Chrome Blitz on Insecure Websites

Google’s Chrome browser set to ‘shame’ sites without secure domain

Vintage chrome Chopper bike.
Secure, as in this chrome Chopper being tied to a cyclist’s post.


Web browsers, when kept to speed with the latest updates are made more secure, immune from the latest insecurities. This year, Google is set to go a step further. Through its Chrome browser, it intends to ‘shame’ websites that are hosted on a HTTP domain.

What Google intends to do on its Chrome browser, is alert users of such sites with the use of a crossed padlock icon. This being the opposite of the standard locked padlock for sites on secure [HTTPS] domains. Google’s plans build on a December 2014 proposal to give priority to sites hosted on HTTPS web domains. The search giant also argues that properly secured websites can be of frustration to surveillance attackers.

At present, a secure domain ensures good results on Google, owing to its security value. So long as secure protocols, key exchanges and cipher suites are kept up to date, your chances of staying on Google is good (ethical SEO methods permitting). Completing the picture is Google’s Security Panel, whose aim is to check the validity of digital certificates. From there, it will check to see if the certificate is valid or not. If valid? Locked padlock on Chrome. If otherwise, the crossed padlock.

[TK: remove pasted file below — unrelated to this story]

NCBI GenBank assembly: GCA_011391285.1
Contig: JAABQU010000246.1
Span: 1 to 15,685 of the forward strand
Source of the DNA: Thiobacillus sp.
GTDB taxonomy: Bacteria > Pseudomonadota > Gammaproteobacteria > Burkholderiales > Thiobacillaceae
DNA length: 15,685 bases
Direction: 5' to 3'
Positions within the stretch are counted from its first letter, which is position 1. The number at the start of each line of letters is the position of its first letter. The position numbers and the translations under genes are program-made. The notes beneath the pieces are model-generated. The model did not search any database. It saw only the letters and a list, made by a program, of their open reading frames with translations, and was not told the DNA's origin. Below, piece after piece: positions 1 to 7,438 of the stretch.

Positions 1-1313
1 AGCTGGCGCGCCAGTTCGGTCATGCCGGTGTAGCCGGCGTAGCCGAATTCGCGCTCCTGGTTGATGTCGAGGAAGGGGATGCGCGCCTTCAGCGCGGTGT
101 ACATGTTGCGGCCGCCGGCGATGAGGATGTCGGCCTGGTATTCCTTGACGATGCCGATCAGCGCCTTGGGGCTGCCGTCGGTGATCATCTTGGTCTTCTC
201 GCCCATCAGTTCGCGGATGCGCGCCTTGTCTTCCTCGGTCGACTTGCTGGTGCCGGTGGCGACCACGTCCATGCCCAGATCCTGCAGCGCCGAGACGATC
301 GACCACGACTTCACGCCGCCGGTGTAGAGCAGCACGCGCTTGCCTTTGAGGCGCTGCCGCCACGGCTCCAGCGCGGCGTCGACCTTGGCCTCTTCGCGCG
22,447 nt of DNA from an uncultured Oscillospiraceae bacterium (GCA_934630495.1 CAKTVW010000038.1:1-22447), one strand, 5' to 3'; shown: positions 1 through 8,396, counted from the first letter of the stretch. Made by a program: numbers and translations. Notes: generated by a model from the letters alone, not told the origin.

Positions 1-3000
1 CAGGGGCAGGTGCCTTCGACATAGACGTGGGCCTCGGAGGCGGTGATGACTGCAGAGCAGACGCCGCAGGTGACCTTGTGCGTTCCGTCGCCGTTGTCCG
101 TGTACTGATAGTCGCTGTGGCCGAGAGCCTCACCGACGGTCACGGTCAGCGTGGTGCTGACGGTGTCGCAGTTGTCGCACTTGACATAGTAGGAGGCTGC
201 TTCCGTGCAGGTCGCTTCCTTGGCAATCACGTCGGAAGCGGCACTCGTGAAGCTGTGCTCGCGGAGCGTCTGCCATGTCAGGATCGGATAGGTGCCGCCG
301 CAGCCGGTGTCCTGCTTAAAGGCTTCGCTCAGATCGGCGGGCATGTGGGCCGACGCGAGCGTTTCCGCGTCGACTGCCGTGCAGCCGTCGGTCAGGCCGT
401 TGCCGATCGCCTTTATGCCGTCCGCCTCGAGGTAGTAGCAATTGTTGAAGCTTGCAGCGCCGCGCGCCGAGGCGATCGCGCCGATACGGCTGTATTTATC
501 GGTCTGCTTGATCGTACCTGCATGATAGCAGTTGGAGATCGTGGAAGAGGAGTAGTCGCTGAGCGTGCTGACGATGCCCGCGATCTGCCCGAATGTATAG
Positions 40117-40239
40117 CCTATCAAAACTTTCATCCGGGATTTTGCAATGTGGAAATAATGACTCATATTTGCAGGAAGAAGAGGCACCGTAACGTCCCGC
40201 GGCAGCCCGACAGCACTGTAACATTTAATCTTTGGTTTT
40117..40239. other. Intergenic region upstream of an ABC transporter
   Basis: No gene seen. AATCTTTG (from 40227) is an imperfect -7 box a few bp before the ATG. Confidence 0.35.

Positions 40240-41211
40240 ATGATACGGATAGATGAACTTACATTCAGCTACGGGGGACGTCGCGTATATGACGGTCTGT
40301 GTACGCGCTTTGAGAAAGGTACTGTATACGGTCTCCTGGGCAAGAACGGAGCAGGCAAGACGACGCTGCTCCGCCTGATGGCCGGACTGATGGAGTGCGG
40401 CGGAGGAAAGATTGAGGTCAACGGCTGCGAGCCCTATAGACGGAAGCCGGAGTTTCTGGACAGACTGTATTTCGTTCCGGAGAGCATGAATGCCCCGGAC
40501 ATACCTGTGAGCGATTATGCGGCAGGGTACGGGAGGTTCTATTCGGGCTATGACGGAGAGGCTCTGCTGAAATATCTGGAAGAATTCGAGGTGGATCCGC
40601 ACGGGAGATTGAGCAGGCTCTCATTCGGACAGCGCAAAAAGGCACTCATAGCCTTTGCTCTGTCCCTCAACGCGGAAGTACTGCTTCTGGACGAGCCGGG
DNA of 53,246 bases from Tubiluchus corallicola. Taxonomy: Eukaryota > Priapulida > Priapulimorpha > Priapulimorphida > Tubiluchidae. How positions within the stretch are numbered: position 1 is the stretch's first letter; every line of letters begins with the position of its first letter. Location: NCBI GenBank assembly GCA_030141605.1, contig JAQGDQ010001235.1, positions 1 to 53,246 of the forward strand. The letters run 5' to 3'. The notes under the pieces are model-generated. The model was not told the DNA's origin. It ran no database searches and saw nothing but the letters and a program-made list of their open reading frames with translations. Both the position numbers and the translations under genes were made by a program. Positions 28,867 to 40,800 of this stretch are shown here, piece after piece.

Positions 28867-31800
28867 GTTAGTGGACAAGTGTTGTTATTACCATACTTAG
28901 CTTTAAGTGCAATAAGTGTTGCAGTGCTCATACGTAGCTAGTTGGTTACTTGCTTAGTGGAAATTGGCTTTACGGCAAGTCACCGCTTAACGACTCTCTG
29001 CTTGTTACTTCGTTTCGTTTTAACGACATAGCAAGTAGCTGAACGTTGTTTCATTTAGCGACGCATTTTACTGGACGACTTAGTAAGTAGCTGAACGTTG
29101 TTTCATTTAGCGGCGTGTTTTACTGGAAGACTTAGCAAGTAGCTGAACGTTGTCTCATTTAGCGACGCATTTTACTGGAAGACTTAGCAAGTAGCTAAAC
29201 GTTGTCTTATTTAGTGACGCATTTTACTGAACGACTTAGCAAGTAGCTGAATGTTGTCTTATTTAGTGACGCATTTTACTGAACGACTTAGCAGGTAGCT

Not only Chrome

Two other browsers could incorporate this feature in future months. Firefox and Opera have expressed an interest, working with the EFF [Electronic Frontier Foundation] and the Tor Project. They are working under the banner of HTTPS Everywhere whose aim is to ensure secure web browsing for all users. Another group, known as Encrypt All The Things, aims to pursue a similar path, and has gained the support of Reddit, Twitter and Dropbox.

Google’s concerns have come at a time when governments around the world are trying to snoop on web browsers. Through Chrome they are doing online consumers a service, but on the other hand, some unscrupulous concerns may find other methods to fleece potential customers.

By the end of 2017, we at Net66 can see HTTPS hosted sites being commonplace. With public WiFi being abundant in urban centres, Google are on the right track.

What are your opinions on Google’s decision to ‘shame’ insecure websites? Feel free to add to the discussion.

Net66, 28 January 2016.